Tuesday, July 27, 2021

Useful experiences for Middle East travel

Packed with a myriad of fascinating experiences, a trip to the Middle East can also cause culture shock for foreign visitors. These countries promote traditions, customs and laws, so visitors need to keep the following useful experiences in mind.

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What not to do when traveling to the Middle East

One of the actions that can get travelers in trouble in the Middle East is showing affection in public. Although it is normal in many countries to embrace or touch others, this behavior is not accepted in Middle Eastern countries. It can even get you in trouble with the law in some destinations, such as Dubai in the UAE.

Islam values ​​humility, so it is against social norms when you get angry in public. Any public outbursts such as arguments, swearing, or insults will make you “stand out” and may even attract unwanted attention from the authorities. A helpful experience for travelers is to be polite and civilized at all times, even when others do not deserve to be treated like that.

Taking pictures without permission is taboo in the Middle East. Before you take pictures of any buildings or people, always ask for permission. In many cases, locals want a tip before they agree to take a photo. Also, it is illegal to take pictures of some government buildings and areas, so you should ask for permission in advance.

You also need to be careful when praising others; because while it is considered polite in many countries, it is not something that can be done comfortably in the Middle East. Humility is valued, so praising people excessively can make them feel uncomfortable.

In some areas of the Middle East, street children may approach visitors for food or money. Sharing is good, but it encourages begging and locals won't thank you for it. Instead, donate to a charity to help improve the lives of children in the country you're visiting.

Notes on clothing, eating

One of the most important things to remember when traveling to the Middle East is that you will have to dress modestly. Even when the weather is suitable for wearing shorts and halter tops, respect local traditions and dress modestly. For women, it's not necessary to wear a headscarf if you're not entering a mosque, but make sure your clothing covers the shoulders down. There are some areas where you can dress more comfortably, such as the hotel pool.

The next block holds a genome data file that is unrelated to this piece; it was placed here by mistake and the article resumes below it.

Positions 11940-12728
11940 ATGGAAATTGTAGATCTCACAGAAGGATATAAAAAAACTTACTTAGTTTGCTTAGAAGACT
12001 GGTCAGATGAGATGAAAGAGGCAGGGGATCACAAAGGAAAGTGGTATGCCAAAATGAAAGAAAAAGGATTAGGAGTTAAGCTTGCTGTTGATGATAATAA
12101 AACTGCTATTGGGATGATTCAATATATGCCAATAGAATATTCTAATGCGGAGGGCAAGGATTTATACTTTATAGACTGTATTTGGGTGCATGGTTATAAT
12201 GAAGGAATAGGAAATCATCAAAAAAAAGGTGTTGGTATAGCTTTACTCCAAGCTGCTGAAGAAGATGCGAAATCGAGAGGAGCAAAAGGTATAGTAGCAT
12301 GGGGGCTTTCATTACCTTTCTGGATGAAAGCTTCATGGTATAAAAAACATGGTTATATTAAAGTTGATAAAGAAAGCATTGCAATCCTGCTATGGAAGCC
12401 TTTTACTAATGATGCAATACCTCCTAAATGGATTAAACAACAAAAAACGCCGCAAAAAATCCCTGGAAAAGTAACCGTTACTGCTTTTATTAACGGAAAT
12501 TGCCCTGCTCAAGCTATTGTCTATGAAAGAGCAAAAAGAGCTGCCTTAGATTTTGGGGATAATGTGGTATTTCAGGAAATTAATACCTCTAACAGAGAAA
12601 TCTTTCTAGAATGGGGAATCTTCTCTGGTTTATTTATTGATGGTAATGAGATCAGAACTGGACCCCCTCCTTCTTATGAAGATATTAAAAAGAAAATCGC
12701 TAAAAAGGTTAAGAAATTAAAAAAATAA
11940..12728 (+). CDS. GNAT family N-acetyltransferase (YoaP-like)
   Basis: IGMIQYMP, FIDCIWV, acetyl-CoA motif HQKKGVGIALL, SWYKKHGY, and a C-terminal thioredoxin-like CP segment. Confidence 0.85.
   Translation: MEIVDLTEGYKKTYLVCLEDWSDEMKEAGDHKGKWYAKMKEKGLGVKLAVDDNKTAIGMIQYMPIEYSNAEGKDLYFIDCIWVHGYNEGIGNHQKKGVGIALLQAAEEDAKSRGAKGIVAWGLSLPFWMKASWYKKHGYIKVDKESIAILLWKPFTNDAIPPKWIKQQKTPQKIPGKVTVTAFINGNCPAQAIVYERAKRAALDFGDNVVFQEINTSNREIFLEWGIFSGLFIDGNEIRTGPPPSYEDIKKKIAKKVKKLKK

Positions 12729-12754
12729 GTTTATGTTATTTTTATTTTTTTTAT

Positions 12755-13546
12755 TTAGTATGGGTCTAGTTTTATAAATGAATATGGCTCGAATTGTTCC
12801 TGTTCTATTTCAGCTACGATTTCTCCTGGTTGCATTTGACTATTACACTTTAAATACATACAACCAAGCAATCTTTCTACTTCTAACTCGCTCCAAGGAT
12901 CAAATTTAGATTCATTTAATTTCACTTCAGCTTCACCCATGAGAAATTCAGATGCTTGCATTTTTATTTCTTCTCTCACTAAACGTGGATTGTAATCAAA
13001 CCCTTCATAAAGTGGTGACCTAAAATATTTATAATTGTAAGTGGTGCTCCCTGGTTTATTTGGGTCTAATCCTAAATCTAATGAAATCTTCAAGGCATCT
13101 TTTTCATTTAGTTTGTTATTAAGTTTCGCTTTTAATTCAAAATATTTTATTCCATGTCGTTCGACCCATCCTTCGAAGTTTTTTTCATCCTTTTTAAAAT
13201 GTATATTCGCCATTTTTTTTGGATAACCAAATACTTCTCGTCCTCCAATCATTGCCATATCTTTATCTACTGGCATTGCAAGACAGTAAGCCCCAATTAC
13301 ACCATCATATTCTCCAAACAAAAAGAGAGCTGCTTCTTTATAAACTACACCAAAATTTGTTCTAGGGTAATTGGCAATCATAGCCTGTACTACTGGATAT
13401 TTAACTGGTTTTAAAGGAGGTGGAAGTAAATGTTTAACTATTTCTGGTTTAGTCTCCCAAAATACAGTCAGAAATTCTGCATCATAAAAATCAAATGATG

Dining etiquette in the Middle East is quite different from other regions. Your meal is served in a shared bowl for many people instead of in separate dishes. In this case, remember to only eat your portion of the bowl and it is important that you only eat with your right hand.

In particular, when traveling to Middle Eastern countries, pay special attention to religious sites because they are central to the daily lives of the people here. You may not be allowed to enter some religious buildings if you are not Muslim; Don't even take pictures inside these places even if you stand outside. Experience for visitors is always to be quiet and polite, especially when people are praying.

Inside mosques, even non-Muslim women are encouraged to wear a headscarf in prayer rooms. Both women and men should wear modest clothing that is not tight to the body.

Special time: Ramadan

Ramadan is the ninth month in the Islamic calendar. If you happen to be traveling the Middle East during this time, it should be noted that Ramadan is a month of fasting, prayer, reflection, and community. Muslims do not eat between sunrise and sunset.

Visitors should show respect for the local culture during this time. You do not need to fast, but it is bad practice to eat and drink in public during the day during Ramadan. Please only eat and drink on the premises of your hotel.

In some countries, smoking and chewing gum when out during the day can also be seen as a sign of disrespect. Therefore, you should learn local laws and customs before traveling in Middle Eastern countries.

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